Ranking at the top of the list of skills employers hold fundamental are applied skills such as teamwork, critical thinking and communication – abilities that the survey found outweighed basic knowledge skills such as reading and mathematics. However, respondents conveyed that it is important to strike a balance between the two skill sets, according to a press release on the report recently released by the Conference Board.
Forty percent of respondents said that high school graduates are not prepared for the jobs they fill, finding they lack the basic needed skills in reading comprehension, writing and math.
The survey also found that 70% of respondents cited shortfalls among high school graduates in applied skills, such as professionalism and work ethic. Graduates fell short on “demonstrating personal accountability, effective work habits,” such as punctuality, working productively with others and time and workload management, the release said.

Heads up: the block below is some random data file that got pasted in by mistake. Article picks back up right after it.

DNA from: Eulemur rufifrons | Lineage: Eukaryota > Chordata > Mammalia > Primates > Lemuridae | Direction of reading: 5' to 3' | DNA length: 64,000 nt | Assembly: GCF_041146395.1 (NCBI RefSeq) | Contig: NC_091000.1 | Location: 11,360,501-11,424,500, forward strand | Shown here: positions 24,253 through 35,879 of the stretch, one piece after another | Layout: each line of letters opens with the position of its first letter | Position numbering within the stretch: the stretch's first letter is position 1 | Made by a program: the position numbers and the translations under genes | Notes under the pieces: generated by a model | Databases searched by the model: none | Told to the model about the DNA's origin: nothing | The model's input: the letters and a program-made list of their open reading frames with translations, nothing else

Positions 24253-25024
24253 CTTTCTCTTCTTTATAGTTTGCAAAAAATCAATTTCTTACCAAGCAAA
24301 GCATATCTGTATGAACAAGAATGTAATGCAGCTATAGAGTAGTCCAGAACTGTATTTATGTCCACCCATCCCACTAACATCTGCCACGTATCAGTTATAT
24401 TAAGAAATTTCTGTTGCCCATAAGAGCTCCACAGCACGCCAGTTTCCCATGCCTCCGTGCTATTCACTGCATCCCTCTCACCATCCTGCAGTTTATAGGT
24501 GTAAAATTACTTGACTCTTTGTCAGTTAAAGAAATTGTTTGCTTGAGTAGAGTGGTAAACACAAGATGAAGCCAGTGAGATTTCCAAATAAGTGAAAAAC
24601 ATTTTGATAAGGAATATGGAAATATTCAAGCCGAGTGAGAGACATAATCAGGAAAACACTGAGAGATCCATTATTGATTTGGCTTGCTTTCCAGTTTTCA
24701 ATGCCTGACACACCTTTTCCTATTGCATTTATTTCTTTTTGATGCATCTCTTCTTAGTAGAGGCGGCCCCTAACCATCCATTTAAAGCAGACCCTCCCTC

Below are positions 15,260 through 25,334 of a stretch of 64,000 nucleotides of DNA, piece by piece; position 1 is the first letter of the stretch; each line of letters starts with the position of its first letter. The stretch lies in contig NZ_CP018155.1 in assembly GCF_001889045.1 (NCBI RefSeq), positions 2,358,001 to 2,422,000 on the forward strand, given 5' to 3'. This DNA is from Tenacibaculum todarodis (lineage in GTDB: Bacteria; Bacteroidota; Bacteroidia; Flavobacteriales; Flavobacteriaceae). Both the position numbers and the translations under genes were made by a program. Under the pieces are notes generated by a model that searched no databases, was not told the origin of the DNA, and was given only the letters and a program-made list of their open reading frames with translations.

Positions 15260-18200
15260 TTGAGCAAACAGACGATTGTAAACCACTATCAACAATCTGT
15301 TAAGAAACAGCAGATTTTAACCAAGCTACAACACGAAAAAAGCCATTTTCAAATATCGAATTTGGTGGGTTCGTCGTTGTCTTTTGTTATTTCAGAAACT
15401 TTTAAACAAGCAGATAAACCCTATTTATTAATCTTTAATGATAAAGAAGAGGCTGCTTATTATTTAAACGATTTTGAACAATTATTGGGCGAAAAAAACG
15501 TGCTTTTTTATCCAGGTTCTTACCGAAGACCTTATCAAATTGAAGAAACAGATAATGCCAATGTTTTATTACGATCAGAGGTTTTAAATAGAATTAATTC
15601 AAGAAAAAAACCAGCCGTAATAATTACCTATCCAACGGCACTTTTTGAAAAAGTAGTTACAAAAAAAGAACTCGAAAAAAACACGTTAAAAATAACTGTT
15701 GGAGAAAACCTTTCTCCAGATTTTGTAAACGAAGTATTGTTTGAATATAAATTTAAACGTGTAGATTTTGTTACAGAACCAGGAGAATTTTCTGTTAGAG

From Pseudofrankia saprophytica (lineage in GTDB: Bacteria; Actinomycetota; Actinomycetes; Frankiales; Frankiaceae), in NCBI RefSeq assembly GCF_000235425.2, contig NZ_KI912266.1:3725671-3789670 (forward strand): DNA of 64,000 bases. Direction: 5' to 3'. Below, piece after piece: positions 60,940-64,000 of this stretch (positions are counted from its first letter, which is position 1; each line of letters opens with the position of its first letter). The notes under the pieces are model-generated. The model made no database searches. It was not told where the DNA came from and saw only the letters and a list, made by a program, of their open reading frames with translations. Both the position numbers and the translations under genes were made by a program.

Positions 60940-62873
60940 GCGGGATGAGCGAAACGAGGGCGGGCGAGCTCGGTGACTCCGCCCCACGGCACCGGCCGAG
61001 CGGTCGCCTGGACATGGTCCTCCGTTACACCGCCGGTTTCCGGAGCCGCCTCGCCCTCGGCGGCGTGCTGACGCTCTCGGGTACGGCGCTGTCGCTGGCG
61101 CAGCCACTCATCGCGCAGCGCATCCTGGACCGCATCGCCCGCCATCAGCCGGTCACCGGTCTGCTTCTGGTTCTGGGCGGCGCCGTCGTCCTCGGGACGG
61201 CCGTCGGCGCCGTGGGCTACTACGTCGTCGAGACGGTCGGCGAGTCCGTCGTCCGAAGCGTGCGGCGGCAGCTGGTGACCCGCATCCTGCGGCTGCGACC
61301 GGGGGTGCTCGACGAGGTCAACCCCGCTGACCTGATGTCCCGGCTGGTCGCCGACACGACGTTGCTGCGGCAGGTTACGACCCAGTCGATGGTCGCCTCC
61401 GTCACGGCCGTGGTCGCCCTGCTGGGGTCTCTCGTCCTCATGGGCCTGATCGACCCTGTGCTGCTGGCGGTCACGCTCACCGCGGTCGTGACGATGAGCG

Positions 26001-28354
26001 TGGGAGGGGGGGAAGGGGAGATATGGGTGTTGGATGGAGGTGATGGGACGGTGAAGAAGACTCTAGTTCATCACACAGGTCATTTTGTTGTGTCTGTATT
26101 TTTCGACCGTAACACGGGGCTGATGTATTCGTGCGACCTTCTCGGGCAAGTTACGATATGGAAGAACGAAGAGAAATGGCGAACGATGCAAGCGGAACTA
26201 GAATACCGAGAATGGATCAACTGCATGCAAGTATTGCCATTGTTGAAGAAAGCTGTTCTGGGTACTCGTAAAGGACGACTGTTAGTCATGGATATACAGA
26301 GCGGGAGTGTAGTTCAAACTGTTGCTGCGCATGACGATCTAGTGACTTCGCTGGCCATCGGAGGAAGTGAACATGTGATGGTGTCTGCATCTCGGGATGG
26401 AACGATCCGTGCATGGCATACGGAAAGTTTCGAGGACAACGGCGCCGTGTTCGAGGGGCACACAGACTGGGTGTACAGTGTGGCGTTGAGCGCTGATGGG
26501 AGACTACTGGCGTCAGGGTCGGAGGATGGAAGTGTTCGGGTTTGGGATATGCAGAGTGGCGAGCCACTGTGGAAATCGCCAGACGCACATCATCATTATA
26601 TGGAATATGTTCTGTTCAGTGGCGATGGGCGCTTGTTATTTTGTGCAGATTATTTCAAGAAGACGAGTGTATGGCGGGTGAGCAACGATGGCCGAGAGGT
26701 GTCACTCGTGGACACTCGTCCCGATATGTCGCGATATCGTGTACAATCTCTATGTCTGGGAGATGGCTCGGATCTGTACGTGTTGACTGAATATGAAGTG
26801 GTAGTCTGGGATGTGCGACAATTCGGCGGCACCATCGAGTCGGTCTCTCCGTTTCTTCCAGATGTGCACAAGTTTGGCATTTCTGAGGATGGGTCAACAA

The strength of different skill sets varied among the different categories of graduates. For instance, written communication skills – though it placed at the top level of deficiency at every education level – improved as the education level of workers’ increased. High school graduates showed a deficiency in written communication of 80.9%, two-year college/technical school graduates, 47.3%, and four-year college graduates, 27.8%.
Nearly three-fourths of respondents said that creativity and innovation as skills are expected to become more valuable for future graduates. Sixty-three percent said foreign languages would be of increasing importance, and 53% said that understanding the cultural impact of globalization and the global markets would increasingly become important.
Whether it be high school, technical school or college graduates, the confidence employers have in hiring these workers has slipped, leaving employers with their expectations in applicants’ basic knowledge and skills dwindling, according to the Conference Board report.
The survey included responses of about 430 human resource officials.
For the full Conference Board report go here .
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